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"Shout" -- A Powerful New Memoir in Poetry by Laurie Halse Anderson

Aired on Friday, March 22nd.

Our guest is the bestselling young-adult writer Laurie Halse Anderson, who is widely known and appreciated for the brave manner in which she writes about, and advocates for, survivors of sexual assault. Her novel "Speak," which first appeared two decades ago, was groundbreaking in this regard. Anderson's new book, which she tells us about, is a memoir in poetry called "Shout." As was noted of this moving book in a starred review in Publishers Weekly: "In this powerful memoir told in free verse, Anderson delves into her past and that of her parents, sharing experiences at the root of novels such as 'Speak' (her rape at the age of 13) and 'The Impossible Knife of Memory' (her father's PTSD after World War II).... In one especially contemplative poem entitled 'how the story found me,' Anderson turns on its head the common refrain 'follow your dreams,' recommending that readers 'follow your nightmares instead / cuz when you figure out what's eating you alive / you can slay it.' Her potent words and willingness to shout her message are proof of the soundness of that advice." Please note that Anderson will appear here in Tulsa at the 71st Street Barnes & Noble on Monday the 25th; the event begins at 7pm and will feature the author in conversation with Kimberly Johnson, CEO of Tulsa City-County Library.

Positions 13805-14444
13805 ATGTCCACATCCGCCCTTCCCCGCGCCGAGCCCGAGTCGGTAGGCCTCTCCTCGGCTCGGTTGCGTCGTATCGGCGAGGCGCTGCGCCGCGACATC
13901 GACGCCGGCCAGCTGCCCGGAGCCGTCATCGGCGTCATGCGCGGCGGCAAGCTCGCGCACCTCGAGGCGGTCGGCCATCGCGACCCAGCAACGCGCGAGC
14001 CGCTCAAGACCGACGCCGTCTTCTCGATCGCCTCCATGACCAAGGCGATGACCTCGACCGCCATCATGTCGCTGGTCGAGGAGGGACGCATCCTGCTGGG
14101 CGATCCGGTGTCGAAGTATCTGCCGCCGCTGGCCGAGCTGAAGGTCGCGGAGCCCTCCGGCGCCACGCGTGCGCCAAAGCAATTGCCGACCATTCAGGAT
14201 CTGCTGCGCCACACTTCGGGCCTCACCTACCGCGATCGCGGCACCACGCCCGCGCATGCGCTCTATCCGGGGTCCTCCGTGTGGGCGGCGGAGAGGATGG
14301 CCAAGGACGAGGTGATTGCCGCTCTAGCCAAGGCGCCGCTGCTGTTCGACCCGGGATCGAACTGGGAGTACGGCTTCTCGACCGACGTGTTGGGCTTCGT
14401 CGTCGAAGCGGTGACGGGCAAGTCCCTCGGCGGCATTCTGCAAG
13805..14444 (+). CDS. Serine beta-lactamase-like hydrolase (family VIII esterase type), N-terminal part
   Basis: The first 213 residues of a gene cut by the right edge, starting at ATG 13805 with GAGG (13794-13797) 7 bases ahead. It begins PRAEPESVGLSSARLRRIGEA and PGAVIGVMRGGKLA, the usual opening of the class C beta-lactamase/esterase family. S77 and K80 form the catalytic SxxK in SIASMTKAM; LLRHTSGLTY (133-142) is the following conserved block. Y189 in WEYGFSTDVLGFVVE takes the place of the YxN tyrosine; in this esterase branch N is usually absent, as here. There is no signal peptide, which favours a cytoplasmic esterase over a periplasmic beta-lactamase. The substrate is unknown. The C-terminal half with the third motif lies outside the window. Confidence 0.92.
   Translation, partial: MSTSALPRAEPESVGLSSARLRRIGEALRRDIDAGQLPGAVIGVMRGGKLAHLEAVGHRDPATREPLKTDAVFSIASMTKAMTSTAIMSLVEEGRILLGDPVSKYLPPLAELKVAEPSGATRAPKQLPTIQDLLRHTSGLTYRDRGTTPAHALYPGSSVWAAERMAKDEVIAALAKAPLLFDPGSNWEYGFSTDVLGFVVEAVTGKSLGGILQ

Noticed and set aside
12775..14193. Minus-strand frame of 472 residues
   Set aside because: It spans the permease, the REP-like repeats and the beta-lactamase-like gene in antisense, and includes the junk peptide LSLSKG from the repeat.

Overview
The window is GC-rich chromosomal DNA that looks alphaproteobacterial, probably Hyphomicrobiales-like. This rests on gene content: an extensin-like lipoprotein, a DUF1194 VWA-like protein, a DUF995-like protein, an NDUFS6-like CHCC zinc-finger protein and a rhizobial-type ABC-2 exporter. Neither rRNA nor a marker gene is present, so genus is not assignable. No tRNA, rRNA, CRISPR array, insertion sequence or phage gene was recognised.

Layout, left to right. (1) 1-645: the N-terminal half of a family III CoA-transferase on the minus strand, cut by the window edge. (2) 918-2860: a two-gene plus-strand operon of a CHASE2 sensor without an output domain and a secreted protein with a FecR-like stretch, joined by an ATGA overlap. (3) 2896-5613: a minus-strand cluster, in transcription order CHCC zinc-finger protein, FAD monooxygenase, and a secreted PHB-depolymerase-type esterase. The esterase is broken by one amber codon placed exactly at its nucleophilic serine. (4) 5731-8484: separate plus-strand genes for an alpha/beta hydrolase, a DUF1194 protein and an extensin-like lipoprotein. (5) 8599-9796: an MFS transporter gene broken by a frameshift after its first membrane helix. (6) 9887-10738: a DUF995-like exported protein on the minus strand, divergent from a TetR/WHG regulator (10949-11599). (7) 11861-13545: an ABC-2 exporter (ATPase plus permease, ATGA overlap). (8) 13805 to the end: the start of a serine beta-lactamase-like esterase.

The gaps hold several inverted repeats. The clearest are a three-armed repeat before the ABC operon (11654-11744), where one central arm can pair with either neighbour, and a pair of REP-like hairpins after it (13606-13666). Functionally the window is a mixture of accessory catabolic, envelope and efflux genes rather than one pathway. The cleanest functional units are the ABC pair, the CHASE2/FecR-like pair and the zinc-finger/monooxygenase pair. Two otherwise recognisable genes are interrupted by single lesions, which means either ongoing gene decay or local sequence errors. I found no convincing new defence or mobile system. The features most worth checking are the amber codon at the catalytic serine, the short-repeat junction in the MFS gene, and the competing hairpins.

Rich Fisher passed through KWGS about thirty years ago, and just never left. Today, he is the general manager of Public Radio Tulsa, and the host of KWGS’s public affairs program, StudioTulsa, which celebrated its twentieth anniversary in August 2012 . As host of StudioTulsa, Rich has conducted roughly four thousand long-form interviews with local, national, and international figures in the arts, humanities, sciences, and government. Very few interviews have gone smoothly. Despite this, he has been honored for his work by several organizations including the Governor's Arts Award for Media by the State Arts Council, a Harwelden Award from the Arts & Humanities Council of Tulsa, and was named one of the “99 Great Things About Oklahoma” in 2000 by Oklahoma Today magazine.
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